Sure, iPhone pass codes are a pain — most security measures are boring and time consuming — but the alternative is unthinkable. If you ever accidentally leave your iPhone in a public bathroom or some thief gets the better of you, that four- or six-digit pass code prevents whoever finds it from instantly accessing your private life via your email, bank account, photos, text messages, and other personal apps and information you may be toting around.
The dreaded “iPhone is disabled” message pops up specifically when you or someone else has entered the wrong passcode to your device more than six times. Even if you tap in the right combination on your seventh try, too bad. You are locked out, though maybe only for a minute or so. The more times you try the wrong code, the longer it will delay before you can actually enter the right pass code and once again be at one with your device. Depending on how you set up your iPhone, if you enter a wrong pass code 10 times, it will automatically wipe all data.
Here are a few easy ways to get out of this unfortunate situation — depending on the iPhone you own — and how to avoid it in the future.
Restore from iTunes
With your iPhone in hand, you can use your last iTunes backup to restore the data on your phone, and that is probably the easiest way to go. Most Mac and PC users have iTunes installed, even if they never use it as a backup. These days, Apple prefers that you use iCloud to back up your iPhone data, but many people still back up their iPhone playlists, movies, TV shows, books, and podcasts between their desktop computer and iPhone with iTunes.
First, try to restore your phone from a backup using iTunes by connecting with your computer. In iTunes, click the Restore button and follow the instructions to get your device back in the saddle. If you can’t restore it that way, try Preferences > Devices > (choose the proper device listed) and click OK. If that doesn’t work, a more drastic measure like Recovery Mode is called for.
You need to first switch off your iPhone.
- Now, to connect with an iPhone 8 and later, connect the device to your computer while holding the Side button until you see the Recovery Mode screen.
- To connect with an iPhone 7, hold the Volume Down button until you see the Recovery Mode screen.
- For an iPhone 6S or earlier, connect your device to your computer while pressing the Home button until you see the Recovery Mode screen.
When the option to Restore or Update appears, choose Restore and iTunes will download software for your device. Then proceed with a new setup and enter a new pass code, and you’re back in business.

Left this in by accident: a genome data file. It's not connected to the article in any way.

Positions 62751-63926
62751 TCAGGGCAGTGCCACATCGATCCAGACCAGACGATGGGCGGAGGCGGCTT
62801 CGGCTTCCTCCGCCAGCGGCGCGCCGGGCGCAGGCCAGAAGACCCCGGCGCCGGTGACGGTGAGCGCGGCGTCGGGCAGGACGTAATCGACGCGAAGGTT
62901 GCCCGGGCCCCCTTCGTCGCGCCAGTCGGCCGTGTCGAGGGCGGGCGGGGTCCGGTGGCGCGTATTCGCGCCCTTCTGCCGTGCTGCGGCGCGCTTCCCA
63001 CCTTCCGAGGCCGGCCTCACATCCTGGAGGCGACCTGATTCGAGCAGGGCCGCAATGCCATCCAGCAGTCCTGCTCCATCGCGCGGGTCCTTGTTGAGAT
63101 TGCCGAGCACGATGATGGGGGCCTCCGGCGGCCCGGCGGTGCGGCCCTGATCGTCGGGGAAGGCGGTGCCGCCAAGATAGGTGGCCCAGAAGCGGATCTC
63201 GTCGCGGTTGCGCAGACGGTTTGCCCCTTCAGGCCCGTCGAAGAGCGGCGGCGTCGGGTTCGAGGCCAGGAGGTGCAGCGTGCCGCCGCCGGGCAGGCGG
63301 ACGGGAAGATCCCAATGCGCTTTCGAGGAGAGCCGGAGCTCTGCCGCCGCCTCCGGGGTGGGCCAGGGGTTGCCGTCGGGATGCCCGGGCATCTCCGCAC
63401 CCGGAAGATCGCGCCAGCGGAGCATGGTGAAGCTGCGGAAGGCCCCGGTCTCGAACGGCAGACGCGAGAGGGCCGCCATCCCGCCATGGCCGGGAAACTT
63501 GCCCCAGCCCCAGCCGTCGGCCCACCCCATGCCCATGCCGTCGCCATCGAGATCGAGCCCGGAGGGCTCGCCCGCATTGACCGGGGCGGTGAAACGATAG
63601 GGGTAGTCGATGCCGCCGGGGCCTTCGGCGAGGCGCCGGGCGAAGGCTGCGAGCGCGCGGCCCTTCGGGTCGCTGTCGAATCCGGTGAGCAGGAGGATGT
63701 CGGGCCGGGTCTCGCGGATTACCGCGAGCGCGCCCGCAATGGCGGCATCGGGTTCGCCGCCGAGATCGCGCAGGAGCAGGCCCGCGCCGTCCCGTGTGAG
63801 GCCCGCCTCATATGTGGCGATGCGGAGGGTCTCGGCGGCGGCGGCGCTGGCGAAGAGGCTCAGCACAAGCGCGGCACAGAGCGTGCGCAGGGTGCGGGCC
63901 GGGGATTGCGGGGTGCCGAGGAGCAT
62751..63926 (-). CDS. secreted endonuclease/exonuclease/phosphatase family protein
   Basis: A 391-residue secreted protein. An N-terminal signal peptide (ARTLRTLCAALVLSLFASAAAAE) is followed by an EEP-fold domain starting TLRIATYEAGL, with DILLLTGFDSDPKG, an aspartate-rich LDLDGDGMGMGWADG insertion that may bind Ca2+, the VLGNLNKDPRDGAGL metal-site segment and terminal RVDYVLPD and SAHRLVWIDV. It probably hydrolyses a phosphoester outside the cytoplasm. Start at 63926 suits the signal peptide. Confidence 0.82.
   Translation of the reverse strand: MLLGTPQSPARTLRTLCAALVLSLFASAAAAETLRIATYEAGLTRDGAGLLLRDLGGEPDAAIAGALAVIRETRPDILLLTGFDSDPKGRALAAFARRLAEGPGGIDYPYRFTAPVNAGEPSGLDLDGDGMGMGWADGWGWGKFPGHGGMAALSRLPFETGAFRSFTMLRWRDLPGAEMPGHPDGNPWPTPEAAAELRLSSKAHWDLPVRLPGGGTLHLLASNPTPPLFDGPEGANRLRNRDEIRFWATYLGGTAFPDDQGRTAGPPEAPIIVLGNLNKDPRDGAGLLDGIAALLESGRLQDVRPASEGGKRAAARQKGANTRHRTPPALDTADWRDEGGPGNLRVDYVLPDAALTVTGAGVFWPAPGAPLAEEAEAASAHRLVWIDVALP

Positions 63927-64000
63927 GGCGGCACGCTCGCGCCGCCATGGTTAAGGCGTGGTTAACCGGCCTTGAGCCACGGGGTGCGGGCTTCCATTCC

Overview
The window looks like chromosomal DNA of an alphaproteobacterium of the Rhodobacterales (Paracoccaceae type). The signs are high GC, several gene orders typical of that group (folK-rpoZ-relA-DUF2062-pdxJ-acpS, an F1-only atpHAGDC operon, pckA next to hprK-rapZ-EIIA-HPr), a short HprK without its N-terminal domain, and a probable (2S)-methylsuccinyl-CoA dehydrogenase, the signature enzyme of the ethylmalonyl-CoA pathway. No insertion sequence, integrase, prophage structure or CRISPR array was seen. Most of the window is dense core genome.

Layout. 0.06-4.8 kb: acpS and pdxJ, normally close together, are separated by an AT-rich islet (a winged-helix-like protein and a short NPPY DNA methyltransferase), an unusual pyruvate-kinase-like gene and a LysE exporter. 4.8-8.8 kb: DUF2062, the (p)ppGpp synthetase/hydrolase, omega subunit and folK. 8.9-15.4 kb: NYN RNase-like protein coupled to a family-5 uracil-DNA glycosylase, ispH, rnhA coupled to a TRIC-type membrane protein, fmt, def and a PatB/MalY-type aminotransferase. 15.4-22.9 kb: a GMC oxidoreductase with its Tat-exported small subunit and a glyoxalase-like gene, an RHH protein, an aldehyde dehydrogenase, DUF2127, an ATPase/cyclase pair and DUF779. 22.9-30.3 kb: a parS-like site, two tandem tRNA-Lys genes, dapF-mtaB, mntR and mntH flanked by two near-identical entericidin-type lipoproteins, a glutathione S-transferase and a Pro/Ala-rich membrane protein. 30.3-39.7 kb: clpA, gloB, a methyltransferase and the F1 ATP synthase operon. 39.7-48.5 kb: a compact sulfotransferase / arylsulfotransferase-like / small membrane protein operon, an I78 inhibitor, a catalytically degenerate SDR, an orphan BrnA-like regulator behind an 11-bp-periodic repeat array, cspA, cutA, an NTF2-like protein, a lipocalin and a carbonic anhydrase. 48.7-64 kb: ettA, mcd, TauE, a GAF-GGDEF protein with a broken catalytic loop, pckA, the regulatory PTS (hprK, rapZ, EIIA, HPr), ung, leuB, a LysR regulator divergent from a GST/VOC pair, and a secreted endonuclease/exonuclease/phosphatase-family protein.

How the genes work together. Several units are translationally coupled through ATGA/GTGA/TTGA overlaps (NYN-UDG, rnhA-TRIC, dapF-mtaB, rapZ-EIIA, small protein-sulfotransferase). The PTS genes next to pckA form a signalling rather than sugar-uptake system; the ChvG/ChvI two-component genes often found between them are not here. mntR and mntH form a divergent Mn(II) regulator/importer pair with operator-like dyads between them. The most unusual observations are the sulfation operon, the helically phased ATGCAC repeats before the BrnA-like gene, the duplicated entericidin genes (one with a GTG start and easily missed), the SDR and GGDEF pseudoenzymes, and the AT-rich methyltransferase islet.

Restore from Recovery Mode
Recovery Mode is the nuclear option. If you never backed up or synced your device in the first place, there is nothing to restore, so it’s either erase your phone and start from scratch or give up on using your phone until the locked countdown is done and you can try and unlock it again. If you can’t remember that pass code, the first choice is what you should do.
Some iPhone users treat the information on their phones as inherently disposable. They do not carry around a lot of personal information, extensive phone contacts, large music collections, whole albums of photos, or unlocked apps filled with personal information. If that is the case, then there’s really no problem with nuking your phone and starting all over again. Most of the information on your phone is likely stored on your computer anyway.
Restore from iCloud
You should always have Find My iPhone enabled on your device so that you can wipe it clean if it gets lost or stolen. You can also restore data to your phone via iCloud if you use it to sync. Find My iPhone is a function of iCloud and uses the phone’s GPS and internet connection to locate it on a map so you can control certain features remotely. Find My iPhone works with iOS 5 and higher on the iPhone 3GS and newer iPhones.
You can use Find My iPhone to both find and/or remotely wipe your device. This will delete all data, as well as reset your phone so you can once again use it. If you made a habit of backing up your data to iCloud or iTunes, you can restore your phone to the most recent backup and salvage all or part of its contents. But even if you have to go back to factory settings, at least you still have the use of your phone.
To re-enter your iPhone via iCloud, go to the iCloud website, sign in with your Apple ID, choose Find iPhone to search for devices logged in with your ID, and select your locked device. To remotely lock the device screen and set a new pass code, select Lost Mode. This prevents someone else from using the phone and accessing your personal data.
Touch ID or Face ID
Maybe you learned your lesson by inconveniently forgetting your pass code. There is an easier way to secure your phone: You can always employ Touch ID or Face ID instead of having to punch in a pass code. Use Touch ID or Face ID, depending on which iPhone model you own. The iPhone 5S up to iPhone 8 have the Touch ID option. If you have an iPhone X, XS, or XR, there’s no Touch ID option; you must use Face ID instead.
Whichever updated method is available to you, use it and you won’t need to enter an alphanumeric pass code quite so often. Just show your face or scan your finger and your device will recognize that it’s you and Open Sesame. But bear in mind that your iPhone will still prompt you for your pass code when you restart it or to change certain settings, so make sure you don’t forget that new pass code or you may find yourself locked out again.
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